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The Institute for Ethics and Emerging Technologies
Jamais Cascio, 8 Nov 04

I'm pleased to be able to announce the formation of the Institute for Ethics and Emerging Technologies, a new organization dedicated to the responsible, constructive examination of "human enhancement technologies" -- the biological, informational, and social technologies allowing us to live happier, healthier lives. From the official announcement:

We believe that technological progress can be a catalyst for positive human development so long as we ensure that technologies are safe and equitably distributed.

As yet there has been no institutional home for the consideration of the ethical challenges of emerging human enhancement technologies free from both anti-regulatory dogmas that deny the legitimacy of democratic public policy, and technophobic red herrings such as anxieties about transgressing the boundaries of humanness. The Institute for Ethics and Emerging Technologies intends to fill that gap.

[...]

The Institute will organize several events per year in Europe and North America. In July 2005 the IEET will co-sponsor a conference in Caracas Venezuela, focusing on human enhancement technologies and the developing world, with the World Transhumanist Association. [...] In September 2005 the IEET will co-sponsor a conference on Human Rights and Human Enhancement with the Center for Cognitive Liberty and Ethics.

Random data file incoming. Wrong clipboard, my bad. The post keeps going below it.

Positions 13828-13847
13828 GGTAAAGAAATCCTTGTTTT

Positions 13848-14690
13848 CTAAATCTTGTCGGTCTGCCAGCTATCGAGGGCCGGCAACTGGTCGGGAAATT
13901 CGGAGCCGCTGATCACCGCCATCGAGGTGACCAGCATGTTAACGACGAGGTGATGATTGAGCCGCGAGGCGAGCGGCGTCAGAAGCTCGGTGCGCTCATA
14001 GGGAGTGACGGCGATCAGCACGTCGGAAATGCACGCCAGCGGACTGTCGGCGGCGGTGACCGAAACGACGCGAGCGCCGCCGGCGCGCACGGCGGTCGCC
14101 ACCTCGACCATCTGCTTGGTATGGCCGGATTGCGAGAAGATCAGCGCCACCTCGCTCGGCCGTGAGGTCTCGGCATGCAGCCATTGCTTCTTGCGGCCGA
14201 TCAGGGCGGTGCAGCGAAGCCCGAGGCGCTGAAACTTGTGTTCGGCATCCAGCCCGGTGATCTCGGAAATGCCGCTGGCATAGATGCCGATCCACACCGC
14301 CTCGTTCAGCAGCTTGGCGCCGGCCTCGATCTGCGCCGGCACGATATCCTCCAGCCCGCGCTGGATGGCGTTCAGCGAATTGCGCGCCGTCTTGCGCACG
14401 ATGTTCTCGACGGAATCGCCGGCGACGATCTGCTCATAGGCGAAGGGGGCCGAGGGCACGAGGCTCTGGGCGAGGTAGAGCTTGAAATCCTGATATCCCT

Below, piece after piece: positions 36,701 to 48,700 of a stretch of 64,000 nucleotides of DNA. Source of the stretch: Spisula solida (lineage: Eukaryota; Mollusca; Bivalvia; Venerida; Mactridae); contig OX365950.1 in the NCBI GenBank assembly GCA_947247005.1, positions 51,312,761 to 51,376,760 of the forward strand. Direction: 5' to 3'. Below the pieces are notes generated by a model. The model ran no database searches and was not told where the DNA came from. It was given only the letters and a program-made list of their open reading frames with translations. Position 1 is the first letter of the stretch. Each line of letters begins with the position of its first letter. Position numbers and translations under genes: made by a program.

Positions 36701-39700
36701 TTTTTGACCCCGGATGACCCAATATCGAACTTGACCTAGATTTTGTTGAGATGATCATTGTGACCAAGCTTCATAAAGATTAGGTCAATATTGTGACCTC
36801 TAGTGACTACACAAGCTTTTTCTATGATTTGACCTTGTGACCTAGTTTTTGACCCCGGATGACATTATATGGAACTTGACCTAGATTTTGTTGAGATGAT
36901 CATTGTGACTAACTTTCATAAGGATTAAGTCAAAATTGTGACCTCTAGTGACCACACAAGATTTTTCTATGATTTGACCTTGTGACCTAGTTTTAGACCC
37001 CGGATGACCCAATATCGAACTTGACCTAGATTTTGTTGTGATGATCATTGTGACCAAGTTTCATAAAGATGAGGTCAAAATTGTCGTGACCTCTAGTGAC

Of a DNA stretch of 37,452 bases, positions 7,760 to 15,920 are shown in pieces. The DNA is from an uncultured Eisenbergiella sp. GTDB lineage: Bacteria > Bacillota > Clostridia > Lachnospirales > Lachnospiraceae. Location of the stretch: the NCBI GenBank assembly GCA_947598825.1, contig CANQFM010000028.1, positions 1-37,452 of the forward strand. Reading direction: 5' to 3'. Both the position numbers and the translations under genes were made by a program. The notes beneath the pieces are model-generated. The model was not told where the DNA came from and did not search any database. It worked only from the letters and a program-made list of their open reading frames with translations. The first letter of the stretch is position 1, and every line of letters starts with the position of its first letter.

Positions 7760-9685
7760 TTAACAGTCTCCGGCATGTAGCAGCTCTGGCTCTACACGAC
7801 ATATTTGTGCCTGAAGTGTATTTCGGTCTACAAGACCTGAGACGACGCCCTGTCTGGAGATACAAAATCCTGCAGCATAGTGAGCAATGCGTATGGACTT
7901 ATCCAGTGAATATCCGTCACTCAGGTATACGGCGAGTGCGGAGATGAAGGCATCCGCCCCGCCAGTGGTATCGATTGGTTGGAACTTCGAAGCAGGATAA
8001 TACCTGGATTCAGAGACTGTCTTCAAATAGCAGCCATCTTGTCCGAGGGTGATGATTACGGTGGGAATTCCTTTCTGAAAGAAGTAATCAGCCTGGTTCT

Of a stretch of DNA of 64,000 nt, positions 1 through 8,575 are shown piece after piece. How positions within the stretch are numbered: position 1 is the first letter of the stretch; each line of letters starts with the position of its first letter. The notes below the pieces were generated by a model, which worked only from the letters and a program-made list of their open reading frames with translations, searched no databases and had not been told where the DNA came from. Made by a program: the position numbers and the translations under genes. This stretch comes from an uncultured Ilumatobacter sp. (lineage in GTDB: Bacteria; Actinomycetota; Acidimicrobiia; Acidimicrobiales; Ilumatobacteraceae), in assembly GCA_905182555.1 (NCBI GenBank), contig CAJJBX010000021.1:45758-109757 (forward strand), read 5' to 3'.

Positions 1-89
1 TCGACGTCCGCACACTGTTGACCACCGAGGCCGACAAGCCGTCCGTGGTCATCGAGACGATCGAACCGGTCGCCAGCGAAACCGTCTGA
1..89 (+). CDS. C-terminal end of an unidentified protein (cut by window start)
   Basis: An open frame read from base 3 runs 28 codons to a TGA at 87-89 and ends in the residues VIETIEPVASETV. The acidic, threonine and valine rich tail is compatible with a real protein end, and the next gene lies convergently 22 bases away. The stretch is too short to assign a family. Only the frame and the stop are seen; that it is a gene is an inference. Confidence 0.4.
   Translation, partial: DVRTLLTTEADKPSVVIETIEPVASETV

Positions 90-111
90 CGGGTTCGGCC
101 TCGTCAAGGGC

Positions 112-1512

I was asked to serve as Global Health and Development Policy Fellow for IEET, and have happily accepted. Other IEET Fellows familiar to WorldChanging readers include Emerging Technologies Fellow Mike Treder and Human Rights Fellow Dale Carrico.

The Institute argues that the global discussion we must have about the use of human enhancement technologies is not just between those who would forbid them entirely and those who demand unrestricted proliferation. We must also hear from those who argue for socially responsible development, which seeks to match human desire for knowledge and improvement with society's need for equity and democracy. WorldChanging readers (and contributors!) may not agree with some of the positions and arguments adopted by IEET, but should appreciate its purpose: to promote the ethical use of technologies to expand human capabilities.

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Comments

Well, I guess this is where we part ways.

When you use language like "technophobic red herring," you lose me right away. I mean, nice try at reframing the debate, but "transgressing the boundaries of humanness" *is* the question, and merely saying it's not doesn't change matters.

To me, fundamentalism and Extropian-style transhumanism are the Scylla and Charybdis we must now navigate through if we're to maintain any sense of humanity. Not enough people yet see the threat from the former; the latter isn't even on the public's radar.

I don't think we've learned nearly enough - not by a very, very long shot - to be speaking about "enhancement" of the stock model, and I mean this in at least two ways.

Firstly, as technological artifacts like the PC and the mobile phone readily demonstrate, we are only now beginning to get a handle on how to build tools that do not drive us crazy. I quite literally shiver to think of the same development methodologies being turned inward, toward the re-engineering of our fundamental constitution. We're simply not technically adept enough yet.